Keep up to date with all the activities and events on Saturday by following the Rhynie Woman Facebook Page and twitter @therhynieman  Hope to see you there!

Busy day on the dig site – Cattle Jaws and Mini Diggers

Visit to the dig site and some (potentially) very exciting news!!!!

A flying visit to the dig site today to introduce some University Lecturers to the Art of Archaeology and Rhynie.  The tour took in the proposed cycle route between Aberdeen and Rhynie visiting a few of the Pictish Symbol Stone sites on the way.

The Rhynie Man way - Full route

Thankfully it was lovely weather and we arrived to see Rhynie Woman Daisy picking Yarrow to put on top of the now famous pictish pizzas.  The site was easily spotted with the great signage and flags.

The approach from the north
The approach from the north

We found Rhynie Woman Debbi and Rachel busy preparing dough and the Pizza Oven. Whilst the kettle was whistling and the oven getting up to temperature we had time to have a quick guided tour with the archaeologists.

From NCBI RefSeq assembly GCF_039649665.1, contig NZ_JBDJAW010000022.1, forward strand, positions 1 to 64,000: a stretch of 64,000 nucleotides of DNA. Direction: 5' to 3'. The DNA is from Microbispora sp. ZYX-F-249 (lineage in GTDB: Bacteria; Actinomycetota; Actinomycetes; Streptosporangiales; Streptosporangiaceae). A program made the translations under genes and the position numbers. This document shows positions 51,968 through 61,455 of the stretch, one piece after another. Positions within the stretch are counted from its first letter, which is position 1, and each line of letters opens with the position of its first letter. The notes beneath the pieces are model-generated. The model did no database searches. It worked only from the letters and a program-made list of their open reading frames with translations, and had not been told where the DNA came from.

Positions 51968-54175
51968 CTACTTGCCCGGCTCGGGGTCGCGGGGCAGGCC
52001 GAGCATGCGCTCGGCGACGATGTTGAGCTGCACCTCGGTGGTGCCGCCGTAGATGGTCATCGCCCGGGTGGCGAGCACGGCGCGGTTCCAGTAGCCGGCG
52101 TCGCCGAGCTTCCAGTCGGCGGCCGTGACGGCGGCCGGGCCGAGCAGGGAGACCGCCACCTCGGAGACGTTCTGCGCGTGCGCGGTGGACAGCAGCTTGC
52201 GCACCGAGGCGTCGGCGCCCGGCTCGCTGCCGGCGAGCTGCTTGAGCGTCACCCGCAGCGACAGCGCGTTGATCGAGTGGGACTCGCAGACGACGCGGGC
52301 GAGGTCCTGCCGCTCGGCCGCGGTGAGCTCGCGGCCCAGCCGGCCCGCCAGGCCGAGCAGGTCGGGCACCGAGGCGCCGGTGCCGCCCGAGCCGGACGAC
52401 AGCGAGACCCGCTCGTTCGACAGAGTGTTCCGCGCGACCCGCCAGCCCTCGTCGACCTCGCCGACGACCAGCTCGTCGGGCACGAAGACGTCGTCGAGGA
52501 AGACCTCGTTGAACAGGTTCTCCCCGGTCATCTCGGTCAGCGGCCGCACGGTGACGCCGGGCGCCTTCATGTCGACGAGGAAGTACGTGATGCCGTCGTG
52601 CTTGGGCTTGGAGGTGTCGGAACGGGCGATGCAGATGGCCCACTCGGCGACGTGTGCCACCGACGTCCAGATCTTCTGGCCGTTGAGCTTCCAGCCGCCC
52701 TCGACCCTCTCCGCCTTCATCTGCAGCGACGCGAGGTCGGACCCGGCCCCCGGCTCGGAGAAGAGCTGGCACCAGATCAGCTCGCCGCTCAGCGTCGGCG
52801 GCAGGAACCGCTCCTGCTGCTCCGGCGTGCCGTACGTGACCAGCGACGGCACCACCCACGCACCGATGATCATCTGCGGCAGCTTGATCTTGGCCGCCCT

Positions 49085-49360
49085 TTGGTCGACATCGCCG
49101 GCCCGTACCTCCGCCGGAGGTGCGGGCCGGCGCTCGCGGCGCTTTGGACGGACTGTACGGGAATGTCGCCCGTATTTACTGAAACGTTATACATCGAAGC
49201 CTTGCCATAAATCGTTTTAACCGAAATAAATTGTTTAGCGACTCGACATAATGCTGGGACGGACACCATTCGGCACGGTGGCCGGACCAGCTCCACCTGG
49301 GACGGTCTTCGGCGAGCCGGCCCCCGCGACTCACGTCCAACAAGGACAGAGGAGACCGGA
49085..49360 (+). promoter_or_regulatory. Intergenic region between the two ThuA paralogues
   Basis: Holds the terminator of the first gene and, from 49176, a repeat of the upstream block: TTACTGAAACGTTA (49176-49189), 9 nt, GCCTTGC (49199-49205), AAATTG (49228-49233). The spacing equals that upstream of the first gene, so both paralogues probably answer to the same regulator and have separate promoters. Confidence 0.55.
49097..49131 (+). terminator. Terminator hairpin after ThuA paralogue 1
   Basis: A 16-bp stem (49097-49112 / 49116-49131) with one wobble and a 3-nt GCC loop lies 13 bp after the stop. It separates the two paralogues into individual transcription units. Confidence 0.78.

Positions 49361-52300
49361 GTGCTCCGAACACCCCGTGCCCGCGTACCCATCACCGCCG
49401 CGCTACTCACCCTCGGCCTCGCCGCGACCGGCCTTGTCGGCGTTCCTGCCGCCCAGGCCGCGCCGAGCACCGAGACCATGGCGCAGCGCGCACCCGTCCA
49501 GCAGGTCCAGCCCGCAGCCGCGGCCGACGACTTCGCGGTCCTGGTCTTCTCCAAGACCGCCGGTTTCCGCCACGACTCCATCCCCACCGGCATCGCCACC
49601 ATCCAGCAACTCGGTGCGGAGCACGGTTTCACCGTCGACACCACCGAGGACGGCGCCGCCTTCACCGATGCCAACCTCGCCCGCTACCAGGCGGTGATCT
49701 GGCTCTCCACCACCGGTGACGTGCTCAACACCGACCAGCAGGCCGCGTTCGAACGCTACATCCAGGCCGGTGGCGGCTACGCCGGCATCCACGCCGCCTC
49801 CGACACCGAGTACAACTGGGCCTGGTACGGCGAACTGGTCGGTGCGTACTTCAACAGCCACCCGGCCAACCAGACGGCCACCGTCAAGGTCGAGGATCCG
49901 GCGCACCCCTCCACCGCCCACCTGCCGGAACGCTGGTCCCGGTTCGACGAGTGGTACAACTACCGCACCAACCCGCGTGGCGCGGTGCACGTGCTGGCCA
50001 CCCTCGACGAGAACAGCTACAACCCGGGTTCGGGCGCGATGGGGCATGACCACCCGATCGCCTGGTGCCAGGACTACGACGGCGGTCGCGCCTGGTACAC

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Rhynie Woman Hayley’s lovely photos taken at the weekend of the entrance to our outstanding pop up museum, cafe and dig site
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Come and visit just follow the Rhynie Man and Woman signs – Hayley Keane Photography

We met with DrGN and he introduced us to the background and context of the site and the series of digs that have been taking place in Rhynie over the past 5 years.  As we started to smell the aroma of pictish pizza there was a lot of activity around the dig site and we took a closer look!

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Now the archaeologists tell us that this amount of stones is VERY unusual on this site, there are signs of a fire and something possibly being removed from this socket….now what could that be?  Archaeologists don’t want to speculate but they can’t help wonder if the socket held up something heavy, large and potentially kite shaped.  I wonder what that could be.

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I recognise those feet!!!!!